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Mary Annette Pember: Denise Lajimodiere revives birch bark biting

Denise Lajimodiere demonstrates the art of Mazinibaganjigan. Still image from Native Spotlight / YouTube

Independent journalist Mary Annette Pember visits with Denise Lajimodiere, a member of the Turtle Mountain Band of Chippewa Indians who has revived the art of Mazinibaganjigan, or birch bark biting:
“I keep my eyes closed when I work because I see the design in the darkness,” said Lajimodiere of her work in birch bark biting or mazinibakajige, which means “marks upon the bark.”

She carefully separated the layers of bark, almost holding her breath as she peeled the delicate onion-skin-like layers so they don’t tear. She folded a layer of bark into a triangle and began to bite a design with her eyeteeth. Biting quickly, sounding a chipmunk chewing through wood, she creates elaborate flowers, dragonflies and turtles.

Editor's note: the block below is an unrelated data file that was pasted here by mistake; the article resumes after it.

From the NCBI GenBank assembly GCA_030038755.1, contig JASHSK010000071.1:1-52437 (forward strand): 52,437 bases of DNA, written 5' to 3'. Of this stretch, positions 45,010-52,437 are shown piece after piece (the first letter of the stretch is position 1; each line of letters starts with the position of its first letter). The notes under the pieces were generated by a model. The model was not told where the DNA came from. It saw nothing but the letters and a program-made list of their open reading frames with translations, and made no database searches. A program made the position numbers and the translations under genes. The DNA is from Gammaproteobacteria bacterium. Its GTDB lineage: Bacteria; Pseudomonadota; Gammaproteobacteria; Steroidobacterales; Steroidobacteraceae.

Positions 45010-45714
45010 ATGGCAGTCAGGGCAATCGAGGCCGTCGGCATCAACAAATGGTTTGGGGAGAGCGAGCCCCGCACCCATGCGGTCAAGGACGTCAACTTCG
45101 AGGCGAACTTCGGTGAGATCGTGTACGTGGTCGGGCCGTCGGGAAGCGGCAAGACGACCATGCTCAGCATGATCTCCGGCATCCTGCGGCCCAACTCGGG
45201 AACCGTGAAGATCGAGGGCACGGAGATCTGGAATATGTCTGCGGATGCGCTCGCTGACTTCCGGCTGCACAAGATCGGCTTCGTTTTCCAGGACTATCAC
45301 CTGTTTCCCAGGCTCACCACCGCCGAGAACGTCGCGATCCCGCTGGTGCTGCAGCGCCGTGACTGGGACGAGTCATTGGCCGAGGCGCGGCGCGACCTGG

She held the finished work up to a lamp so the design could shine through. Lajimodiere, an assistant professor at North Dakota State University School of Education as well as a poet, sells her designs as earrings, wall hangings and other forms.

Birch bark biting was a pre-contact method of creating designs for beading or quillwork according to Lajimodiere. “Mazinibakajige died out in my tribe until I began doing it about eight years ago,” she said.

Get the Story:
Mary Annette Pember: Healing Through the Art of Birch Bark Biting (Indian Country Todya 3/4)

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